It's an annual ritual. Each January, as required by state statute, the Fort Wayne City Council elects a president to run meetings, determine the weekly agenda and set discussion topics for special Fifth Tuesday sessions.
The council president performs routine functions, although being selected for the position can be prestigious.
There's not a lot of room, however, for much partisan muscle-flexing by the council president, said Andy Downs, director of the Mike Downs Center for Indiana Politics at IPFW.
“The City Council operates in a rather cooperative and cordial manner with only a few partisan battles in any given year. The number of partisan battles has a tendency to increase during a municipal election year,” Downs said, adding that former City Councilman Don Schmidt, R-2nd, used to refer to that time of year as “the silly season.”
“We can ask which came first, the cooperative and cordial manner or restraint of power by the council president. I would guess that the cooperative and cordial manner has been more influential.”
The council last Tuesday unanimously selected Councilman Tom Freistroffer, R-at large, as president.
The position doesn't come with a lot of overt political power, Councilman John Crawford, R-at large, said, but it is an honor.
“I think it's always kind of a compliment from other members of the council,” said Crawford, who was chosen as council's vice president this year.
Crawford has served as council president four times. Presidents and vice presidents serve one-year terms and are replaced at the start of each year.
There are also no monetary perks that come along with the title. Each council member earns the same $22,279 annual salary.
The council president does have influence over appointing others to head the body's various committees, and Fort Wayne's various boards and commissions. It's the president's job to determine who would be best for those appointments.
“For example, when we did the smoking ordinance, I asked to be chairman of the regulations committee so I could kind of keep track of the discussion,” Crawford said. Each council committee consists of the entire council. The committee chair reads each bill for consideration and moderates discussion.
The council president does more than bang the gavel to start and end meetings, said Councilman Tom Didier, R-3rd.
Didier, who was council president in 2017 and has held the position three times, said the council president should be informed of everything that's going on. The president handles emails from City Council Attorney Joe Bonahoom and from City Attorney Carol Helton, Didier said. The president also determines which ordinances will be discussed and when. Didier said he often did this to balance the flow of meetings.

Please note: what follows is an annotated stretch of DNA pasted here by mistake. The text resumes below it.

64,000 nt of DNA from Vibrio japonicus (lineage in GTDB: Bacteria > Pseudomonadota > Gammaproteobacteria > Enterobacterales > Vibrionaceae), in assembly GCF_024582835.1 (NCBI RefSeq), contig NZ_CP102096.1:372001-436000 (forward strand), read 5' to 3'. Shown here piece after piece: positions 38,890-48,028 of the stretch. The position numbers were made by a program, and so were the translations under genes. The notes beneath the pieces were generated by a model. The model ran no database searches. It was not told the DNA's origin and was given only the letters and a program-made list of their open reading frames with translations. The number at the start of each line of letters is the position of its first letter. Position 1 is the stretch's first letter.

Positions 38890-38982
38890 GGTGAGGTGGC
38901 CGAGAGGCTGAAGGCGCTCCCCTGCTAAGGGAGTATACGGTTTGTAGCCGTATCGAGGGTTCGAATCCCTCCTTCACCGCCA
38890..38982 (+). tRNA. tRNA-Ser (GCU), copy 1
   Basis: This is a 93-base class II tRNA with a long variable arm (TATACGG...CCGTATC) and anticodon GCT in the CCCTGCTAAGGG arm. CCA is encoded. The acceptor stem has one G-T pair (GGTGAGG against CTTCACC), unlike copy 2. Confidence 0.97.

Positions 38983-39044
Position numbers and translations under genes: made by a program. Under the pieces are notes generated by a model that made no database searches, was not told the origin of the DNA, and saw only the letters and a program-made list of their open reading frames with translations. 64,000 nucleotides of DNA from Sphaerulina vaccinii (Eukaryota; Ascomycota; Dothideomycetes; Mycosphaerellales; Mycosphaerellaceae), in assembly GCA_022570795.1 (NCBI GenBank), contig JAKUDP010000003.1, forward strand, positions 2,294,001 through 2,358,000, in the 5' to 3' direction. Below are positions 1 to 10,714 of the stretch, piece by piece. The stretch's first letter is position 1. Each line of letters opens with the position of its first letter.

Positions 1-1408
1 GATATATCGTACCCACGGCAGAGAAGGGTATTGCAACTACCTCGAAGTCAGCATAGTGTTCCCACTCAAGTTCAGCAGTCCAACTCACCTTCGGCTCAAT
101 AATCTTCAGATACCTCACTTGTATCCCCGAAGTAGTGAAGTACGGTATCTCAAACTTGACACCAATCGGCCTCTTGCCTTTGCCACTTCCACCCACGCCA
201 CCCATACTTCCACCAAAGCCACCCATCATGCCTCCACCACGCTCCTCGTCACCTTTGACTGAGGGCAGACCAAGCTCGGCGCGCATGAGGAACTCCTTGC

“I would always want to be involved with everything that had to do with making sure the meeting would run smoothly,” Didier said. “It really is more than just hitting the gavel. It's about keeping everybody organized.”
A council president could choose to exert more influence and power over colleagues, Downs said, but it's unlikely such a move would be well-received.
“A president of the Fort Wayne City Council will accomplish more by working with the other members of the council than by flexing the muscle of the presidency,” Downs said.
To the viewing public, the annual reorganization is one of the least dramatic meetings of the year. A nomination from the majority party is put forward and voted upon, usually with little to no discussion. Tuesday's meeting in which Freistroffer was elected lasted less than 10 minutes. The same is true for council's board appointments.
But some councilmen over the years have attempted to challenge tradition.
In January 2008, some city council Democrats attempted to fight the Republican majority over board member selections. Typically, council officers and board appointments – when council members are selected as board and commission liaisons – are determined in a closed-door caucus before the official vote.
Former Councilman Tim Pape, D-5th, took issue with the closed-door process and moved to delay the appointments until council members had an opportunity to request positions.
Republican council members defended the process as one that's been used for decades by council majorities from both parties. Didier told Pape at the time that it was the Republican majority's right to make board appointments.
That process hasn't changed much. However, Didier said city council members have largely become less partisan in how they deal with one another, leading to fewer contentious reorganization meetings.
“I really don't see the politics in this,” Didier said. “Occasionally you'll see it, but it's not like it was before.”